It seems simple right? Flour, water, salt and yeast; 4 ingredients that bakers spend much time trying to master, the art of the perfect French bread. You can mix them together and put them long and narrow in the shape of a baguette and get the simple version or there are different ways to pre-ferment the dough, either a few hours, 1-3 days or combining a combination of pre fermented and not pre fermented together, to create different textures of the same product.
My beautiful Canadian friend, Dominique, originally from the province of Quebec, mentioned to me, her search for the perfect baguette. White Rock, where we lived, offers many varieties at local bakeries and the bigger grocery chains, like Safeway or IGA. You’d never be the wiser of the inferiority of the product until sampling the original French baguette.
Dominique tried to explain her dilemma. It is sponge in the middle and crusty on the outside. The texture is unique, she’d say, and joked how one day she would open a store, selling nothing but true French baguettes.
Her insight has now prompted me to search our little community of Capestang for the perfect French baguette. Very much like Eat, Pray, Love, by Elizabeth Gilbert, looking for the perfect Italian pizza, I laugh at myself for mimicking, we hunt each bakery to find the perfect baguette! ‘Eat’ is where we would be at; our order would be Love, Pray and Eat! Hungarian version?
The grocery chains in Capestang, offer a simple version, and cook them throughout the day. We only buy these baguettes if the local bakeries are closed, as a last resort. They taste exactly like the ones we get back home, nothing fancy, just fills the need for bread, and usually comes to the baker pre formed and frozen, they proof and bake off. They are inexpensive, 1/2 the price of the bakeries, but you get what you pay for.
I have had a hard time figuring out when Bakeries are open and closed in Capestang, a code I must decipher. Until then it is hit or miss.
You can find baguettes in corner stores too; from where they come is a mystery. My guess is they probably come from one of these 3 bakeries, delivering for an easy grab.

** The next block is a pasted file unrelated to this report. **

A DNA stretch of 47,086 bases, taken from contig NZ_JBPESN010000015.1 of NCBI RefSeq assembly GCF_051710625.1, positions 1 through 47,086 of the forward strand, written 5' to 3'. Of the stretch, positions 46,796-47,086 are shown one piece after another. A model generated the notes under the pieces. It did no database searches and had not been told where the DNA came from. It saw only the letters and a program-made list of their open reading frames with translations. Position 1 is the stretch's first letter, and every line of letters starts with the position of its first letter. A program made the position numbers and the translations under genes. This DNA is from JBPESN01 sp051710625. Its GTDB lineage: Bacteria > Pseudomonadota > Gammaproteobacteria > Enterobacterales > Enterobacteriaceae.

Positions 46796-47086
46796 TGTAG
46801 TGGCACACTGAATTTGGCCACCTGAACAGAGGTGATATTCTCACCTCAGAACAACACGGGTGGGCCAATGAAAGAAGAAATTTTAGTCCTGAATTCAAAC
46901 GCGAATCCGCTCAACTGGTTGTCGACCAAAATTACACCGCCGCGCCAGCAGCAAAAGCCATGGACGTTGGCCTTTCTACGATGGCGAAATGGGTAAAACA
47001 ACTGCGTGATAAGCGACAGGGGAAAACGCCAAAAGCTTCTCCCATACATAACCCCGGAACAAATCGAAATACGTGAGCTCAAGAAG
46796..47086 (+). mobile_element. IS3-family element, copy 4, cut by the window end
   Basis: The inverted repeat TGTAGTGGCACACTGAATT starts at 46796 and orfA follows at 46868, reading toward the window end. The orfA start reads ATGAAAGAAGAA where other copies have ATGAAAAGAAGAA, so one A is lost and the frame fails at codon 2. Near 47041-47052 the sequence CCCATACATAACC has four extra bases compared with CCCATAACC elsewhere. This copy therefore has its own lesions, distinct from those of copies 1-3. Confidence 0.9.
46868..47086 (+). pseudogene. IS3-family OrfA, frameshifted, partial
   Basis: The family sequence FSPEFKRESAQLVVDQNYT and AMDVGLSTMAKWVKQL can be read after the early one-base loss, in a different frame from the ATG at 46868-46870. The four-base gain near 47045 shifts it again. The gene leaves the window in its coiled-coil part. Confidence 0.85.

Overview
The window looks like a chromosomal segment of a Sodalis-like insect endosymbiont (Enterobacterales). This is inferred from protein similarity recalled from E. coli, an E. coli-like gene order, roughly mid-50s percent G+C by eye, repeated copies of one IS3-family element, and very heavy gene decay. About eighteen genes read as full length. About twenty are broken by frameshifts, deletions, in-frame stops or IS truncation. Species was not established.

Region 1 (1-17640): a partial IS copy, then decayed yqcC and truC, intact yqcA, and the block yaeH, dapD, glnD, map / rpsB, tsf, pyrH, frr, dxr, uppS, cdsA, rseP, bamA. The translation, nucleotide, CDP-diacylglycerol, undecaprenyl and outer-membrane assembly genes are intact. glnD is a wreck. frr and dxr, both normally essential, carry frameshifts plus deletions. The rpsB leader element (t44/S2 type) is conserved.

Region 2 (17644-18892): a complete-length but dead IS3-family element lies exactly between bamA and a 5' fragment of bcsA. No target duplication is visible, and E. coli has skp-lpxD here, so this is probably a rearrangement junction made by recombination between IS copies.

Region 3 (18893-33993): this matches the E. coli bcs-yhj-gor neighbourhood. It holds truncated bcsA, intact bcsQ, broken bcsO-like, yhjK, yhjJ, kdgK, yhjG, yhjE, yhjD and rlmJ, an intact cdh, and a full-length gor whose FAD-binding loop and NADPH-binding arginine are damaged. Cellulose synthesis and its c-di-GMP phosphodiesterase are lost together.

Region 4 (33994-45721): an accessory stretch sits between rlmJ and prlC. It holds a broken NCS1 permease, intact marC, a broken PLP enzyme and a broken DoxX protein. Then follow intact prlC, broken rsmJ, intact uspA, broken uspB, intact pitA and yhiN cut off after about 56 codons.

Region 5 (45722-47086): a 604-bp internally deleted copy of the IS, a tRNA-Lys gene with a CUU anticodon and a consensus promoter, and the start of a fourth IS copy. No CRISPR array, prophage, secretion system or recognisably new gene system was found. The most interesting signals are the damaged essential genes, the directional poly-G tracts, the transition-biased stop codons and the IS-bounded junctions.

Alfonz and Daniel after school ran up to the square to use the Internet from one of the two café’s and bought a fresh, warm bread stick from the Boulangerie Patisserie in the square. It was half eaten by the time they walked the 5 minutes home, and sure enough it was devoured before dinner.
Au Palais des Saveurs is located in the square where the church is and offers all the daily favorites, from chocolate croissants, to pastries full of yummy creams and donuts. For 1 euro you can get a beautiful French baguette. It is so cheap, that one custom we have already adopted is fresh daily bread. Old bread can be fed to the ducks that don’t migrate to Africa in the canal, or the bread can be dried for breadcrumbs. They have a different baguette, which is bigger called the Capestanese, as well as other versions for sandwiches or toast.
The Baguette itself on the outside was done to the perfect golden brown, and the crust was thicker and crunchy, with a fluffy spongy pull apart inside. The larger proofed holes, was the perfect mixture of light and crusty. Perfect for dipping into French style split pea soup with bacon on top, which was for dinner.
My favorite bread from here so far is the walnut bread, but their hazelnut apricot bread is a close second. We like to have a slice, covered in jam at our afternoon coffee or tea and it lasts more than one day. They have an Olive bread which is hearty and filling, great with a soup or stew. Alfonz loves their Chorizo Sausage bread stick. He doesn’t share. Embarrassing when 5 minutes later we go back for another, after I steal some of his.